Lithia_spring_1888_posterLithium, generally considered a psychotropic mood elevator for people in desperate need of mood elevation, is so much more than that. That’s the case made by Anna Fels, psychiatrist and faculty member at Weill Cornell Medical College, in her opinion column in the New York Times. Fels points out that lithium is “a naturally occurring element, not a molecule like most medications, and it is present in the United States, depending on the geographic area, at concentrations that can range widely, from undetectable to around .170 milligrams per liter. This amount is less than a thousandth of the minimum daily dose given for bipolar disorders and for depression that doesn’t respond to antidepressants.” Why do we care? Because several studies have shown that people whose water had the least amount of lithium had significantly greater levels of suicide, homicide and rape than the people whose water had the higher levels of lithium. In one Texas study, the group whose water had the highest lithium level had nearly 40 percent fewer suicides than that with the lowest lithium level. Fels also reports that lithium has been known for its curative powers for centuries, and that Lithia Springs, Ga., with its natural lithium-enriched water, “appears to have been an ancient Native American sacred site. By the late 19th century Lithia Springs was a famous health destination visited by Mark Twain and Presidents Grover Cleveland, William Howard Taft, William McKinley and Theodore Roosevelt.” She also informs us that lithium drinks were once in huge demand for their reputed health-giving properties, and that 7-Up was originally called Bib-Label Lithiated Lemon-Lime Soda and contained lithium until 1950. So, does Fels argue that we should all take a little lithium? Not quite. What she does say is that more research is needed. Read more in the New York Times.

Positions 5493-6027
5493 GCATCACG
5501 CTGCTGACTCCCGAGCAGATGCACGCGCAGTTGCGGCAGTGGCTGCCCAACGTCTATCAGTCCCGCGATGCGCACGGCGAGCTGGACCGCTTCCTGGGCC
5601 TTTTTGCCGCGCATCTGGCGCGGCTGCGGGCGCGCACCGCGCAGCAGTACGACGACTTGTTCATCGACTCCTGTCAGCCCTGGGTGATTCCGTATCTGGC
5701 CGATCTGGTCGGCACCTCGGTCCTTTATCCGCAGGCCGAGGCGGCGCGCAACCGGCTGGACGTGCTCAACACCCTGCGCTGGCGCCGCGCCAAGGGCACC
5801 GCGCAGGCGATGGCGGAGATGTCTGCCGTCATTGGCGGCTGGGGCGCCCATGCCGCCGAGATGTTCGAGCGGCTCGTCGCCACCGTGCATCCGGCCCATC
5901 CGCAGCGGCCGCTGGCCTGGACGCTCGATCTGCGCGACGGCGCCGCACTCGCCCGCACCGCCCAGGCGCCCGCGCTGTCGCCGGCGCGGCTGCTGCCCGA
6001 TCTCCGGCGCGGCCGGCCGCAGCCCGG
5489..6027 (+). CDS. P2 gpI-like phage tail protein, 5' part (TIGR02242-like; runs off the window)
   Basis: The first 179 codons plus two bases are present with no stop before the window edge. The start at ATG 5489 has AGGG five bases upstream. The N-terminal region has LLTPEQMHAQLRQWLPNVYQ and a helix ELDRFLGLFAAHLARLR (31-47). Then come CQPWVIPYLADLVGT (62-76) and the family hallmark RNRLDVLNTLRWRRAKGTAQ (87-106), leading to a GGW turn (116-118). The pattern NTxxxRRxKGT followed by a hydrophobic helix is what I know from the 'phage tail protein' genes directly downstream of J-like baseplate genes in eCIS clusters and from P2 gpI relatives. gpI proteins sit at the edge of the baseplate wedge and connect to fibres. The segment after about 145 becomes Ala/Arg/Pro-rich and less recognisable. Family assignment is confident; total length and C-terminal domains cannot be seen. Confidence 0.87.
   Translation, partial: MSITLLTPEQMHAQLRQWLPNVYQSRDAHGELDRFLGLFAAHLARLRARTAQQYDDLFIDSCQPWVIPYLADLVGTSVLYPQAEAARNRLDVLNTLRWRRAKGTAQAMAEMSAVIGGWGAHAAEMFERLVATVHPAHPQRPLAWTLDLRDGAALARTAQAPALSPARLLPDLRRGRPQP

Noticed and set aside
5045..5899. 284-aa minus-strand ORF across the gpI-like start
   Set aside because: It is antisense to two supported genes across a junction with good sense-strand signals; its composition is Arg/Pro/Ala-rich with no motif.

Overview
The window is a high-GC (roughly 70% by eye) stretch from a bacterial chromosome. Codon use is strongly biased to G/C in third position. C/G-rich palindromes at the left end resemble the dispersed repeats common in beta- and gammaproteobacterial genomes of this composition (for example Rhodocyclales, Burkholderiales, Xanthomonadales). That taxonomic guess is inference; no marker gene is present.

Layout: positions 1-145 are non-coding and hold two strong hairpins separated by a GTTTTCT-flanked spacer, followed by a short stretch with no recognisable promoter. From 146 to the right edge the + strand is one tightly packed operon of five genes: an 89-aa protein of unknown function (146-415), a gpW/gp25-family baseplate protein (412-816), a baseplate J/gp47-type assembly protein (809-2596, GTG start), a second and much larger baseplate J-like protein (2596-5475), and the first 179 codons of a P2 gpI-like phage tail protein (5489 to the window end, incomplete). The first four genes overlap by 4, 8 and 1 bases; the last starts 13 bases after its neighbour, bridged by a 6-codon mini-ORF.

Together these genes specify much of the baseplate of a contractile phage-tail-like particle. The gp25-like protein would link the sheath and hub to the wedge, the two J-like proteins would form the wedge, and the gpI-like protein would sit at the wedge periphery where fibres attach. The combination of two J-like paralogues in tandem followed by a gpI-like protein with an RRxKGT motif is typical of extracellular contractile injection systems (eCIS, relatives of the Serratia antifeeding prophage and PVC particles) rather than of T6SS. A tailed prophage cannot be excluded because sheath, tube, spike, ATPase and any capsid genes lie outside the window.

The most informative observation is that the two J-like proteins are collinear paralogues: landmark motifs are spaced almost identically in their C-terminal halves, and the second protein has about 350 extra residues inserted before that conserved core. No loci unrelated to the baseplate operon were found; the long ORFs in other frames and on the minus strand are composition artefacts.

Marital Bliss? Yes, It’s About Her

September 13, 2014 8:18 am 0 comments

imagesFinally, researchers have found the secret to a happy marriage: a happy wife. It’s true. Science Daily reports that sociologists at Rutgers University studied the feelings of both spouses in 394 couples that were married, on average, for 39 years. Yes, 39 years. The couples were also asked to keep detailed diaries about how happy they were in the previous 24 hours doing selected activities like shopping, doing household chores and watching television. Most gave their life satisfaction five out of six points, with husbands rating their marriage slightly more positive than their wives. The big take away? The researchers found that more happy the wife is, the happier the husband is with his life, no matter how he feels about their marriage. Why? The researchers suggest that when a wife is satisfied with the marriage she tends to do a lot more for her husband, which “has a positive effect on his life.” And yes, more research is needed.

Want To Be More Productive? Get A Plant

September 12, 2014 8:24 am 0 comments